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COPPERBELT ENERGY CORPORATION EARNINGS DROP

By SANFRONSSA MANYINDA

THE Copperbelt Energy Corporation (CEC) suffered a reduction of 54 percent in profit in 2019 due to the US$153.1 million debt payment default by Konkola Copper Mine (KCM).

CEC chairman, London Mwafulilwa, said the default had the most telling effect on the financial performance of the company.

“Of the many hurdles the business experienced, the KCM payment default, by far, had the most telling effect on the financial performance; leading to a reduction of 54 percent in profitability over 2019,” Mr Mwafulilwa said.

This is contained in the CEC 2020 annual report.

Mr Mwafulilwa however said CEC would pursue growth at home and in other geographies to boost the growth strategy and was able to return US$34.1 million to its shareholders in dividend distribution.

He said the upward trend in growth in the Democratic Republic of Congo (DRC) market was maintained despite suffering artificial transmission path constraints.

Mr Mwafulilwa said reinforced marketing and stakeholder relationship management activities being stirred by the company’s DRC company, CEC-DRC Sarl, had continued to gain traction.

The report stated that the diversification of the company’s supply sources had been top of the agenda as it sought to firm up the supply side.

According to the report, the company started taking power from two Independent Power Producers  – Lunsemfwa and the Dangote thermal power plant.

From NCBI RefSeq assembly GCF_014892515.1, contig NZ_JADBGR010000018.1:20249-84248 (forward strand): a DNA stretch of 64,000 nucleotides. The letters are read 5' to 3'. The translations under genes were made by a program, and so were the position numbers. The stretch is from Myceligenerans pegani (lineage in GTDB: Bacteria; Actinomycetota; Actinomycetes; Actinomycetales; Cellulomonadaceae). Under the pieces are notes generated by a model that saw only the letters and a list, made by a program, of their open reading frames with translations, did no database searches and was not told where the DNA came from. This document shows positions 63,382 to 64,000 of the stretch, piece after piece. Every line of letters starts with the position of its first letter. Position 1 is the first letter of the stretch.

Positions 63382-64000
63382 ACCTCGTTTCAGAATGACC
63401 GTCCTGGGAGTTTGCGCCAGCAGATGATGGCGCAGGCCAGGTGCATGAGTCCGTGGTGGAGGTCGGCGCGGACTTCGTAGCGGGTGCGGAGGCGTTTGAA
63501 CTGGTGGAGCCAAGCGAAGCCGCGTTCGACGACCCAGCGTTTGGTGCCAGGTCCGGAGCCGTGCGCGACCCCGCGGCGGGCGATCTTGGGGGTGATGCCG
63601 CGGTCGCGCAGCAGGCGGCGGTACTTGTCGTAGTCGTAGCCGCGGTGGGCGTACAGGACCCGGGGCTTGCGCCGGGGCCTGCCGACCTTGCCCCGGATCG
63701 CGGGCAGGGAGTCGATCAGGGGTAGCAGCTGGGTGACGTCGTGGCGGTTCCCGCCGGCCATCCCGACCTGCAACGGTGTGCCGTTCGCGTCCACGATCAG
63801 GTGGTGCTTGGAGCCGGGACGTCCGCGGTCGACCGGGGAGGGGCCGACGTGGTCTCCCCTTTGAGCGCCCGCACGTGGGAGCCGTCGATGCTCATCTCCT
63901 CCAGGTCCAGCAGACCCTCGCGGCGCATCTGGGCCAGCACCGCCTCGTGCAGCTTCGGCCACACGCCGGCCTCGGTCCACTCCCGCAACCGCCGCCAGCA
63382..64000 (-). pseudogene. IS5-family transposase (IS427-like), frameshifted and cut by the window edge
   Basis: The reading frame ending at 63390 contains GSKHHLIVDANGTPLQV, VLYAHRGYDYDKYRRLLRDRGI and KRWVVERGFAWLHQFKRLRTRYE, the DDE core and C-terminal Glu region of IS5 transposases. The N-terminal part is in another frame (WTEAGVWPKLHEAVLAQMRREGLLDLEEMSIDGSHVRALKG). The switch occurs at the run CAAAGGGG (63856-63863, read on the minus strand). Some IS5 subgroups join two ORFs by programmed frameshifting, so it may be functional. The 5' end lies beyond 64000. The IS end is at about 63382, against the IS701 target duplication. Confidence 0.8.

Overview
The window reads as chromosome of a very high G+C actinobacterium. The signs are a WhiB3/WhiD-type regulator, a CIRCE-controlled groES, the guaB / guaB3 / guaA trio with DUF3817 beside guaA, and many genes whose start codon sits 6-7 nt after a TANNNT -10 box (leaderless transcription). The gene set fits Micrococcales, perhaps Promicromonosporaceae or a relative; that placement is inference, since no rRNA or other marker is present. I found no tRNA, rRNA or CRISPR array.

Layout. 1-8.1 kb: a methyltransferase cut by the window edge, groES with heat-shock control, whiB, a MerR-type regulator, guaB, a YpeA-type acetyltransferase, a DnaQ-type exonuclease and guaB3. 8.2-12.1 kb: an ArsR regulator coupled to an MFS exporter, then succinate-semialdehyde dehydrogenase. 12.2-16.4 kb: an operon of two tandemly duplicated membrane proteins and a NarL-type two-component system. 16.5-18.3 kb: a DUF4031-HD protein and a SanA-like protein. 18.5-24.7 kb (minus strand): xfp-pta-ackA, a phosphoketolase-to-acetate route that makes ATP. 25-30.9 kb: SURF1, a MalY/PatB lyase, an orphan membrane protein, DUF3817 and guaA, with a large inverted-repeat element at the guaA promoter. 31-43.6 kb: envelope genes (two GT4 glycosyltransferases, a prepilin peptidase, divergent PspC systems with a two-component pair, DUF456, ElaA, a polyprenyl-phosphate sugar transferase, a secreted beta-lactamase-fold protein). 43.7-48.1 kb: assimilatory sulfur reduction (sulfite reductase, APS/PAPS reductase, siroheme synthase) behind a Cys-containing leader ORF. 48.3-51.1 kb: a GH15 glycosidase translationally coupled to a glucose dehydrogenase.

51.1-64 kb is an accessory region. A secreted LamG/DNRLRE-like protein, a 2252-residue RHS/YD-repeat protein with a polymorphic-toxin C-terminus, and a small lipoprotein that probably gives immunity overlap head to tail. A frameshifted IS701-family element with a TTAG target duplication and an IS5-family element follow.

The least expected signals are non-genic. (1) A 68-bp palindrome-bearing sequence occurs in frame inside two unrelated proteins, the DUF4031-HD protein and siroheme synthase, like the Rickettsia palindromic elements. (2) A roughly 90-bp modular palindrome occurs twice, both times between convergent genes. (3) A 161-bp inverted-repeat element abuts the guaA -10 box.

The two sources, while relatively small, were a good addition to the company’s supply portfolio.

The report stated that the company met its financial and operational objectives.

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This was despite the lingering KCM debt, the declaration of the entire transmission and distribution lines as common carrier.

Other difficulties cited were challenges getting back to the negotiating table to agree the contractual matters involving CEC, KCM and Zesco.

“I am proud to report that the company remained focused on its mandate of providing quality energy solutions to our customers led by the mining industry, the anchor of our country’s economy.

“On the back of a challenging business environment compounded by unprecedented market developments which upset the norm and threatened business continuity,” Mr Mwafulilwa said.

The report also revealed that the performance in the company’s DRC market was steady at 6.8 percent revenue growth.

The business was able to return US$34.1 million to its shareholders in dividend distribution

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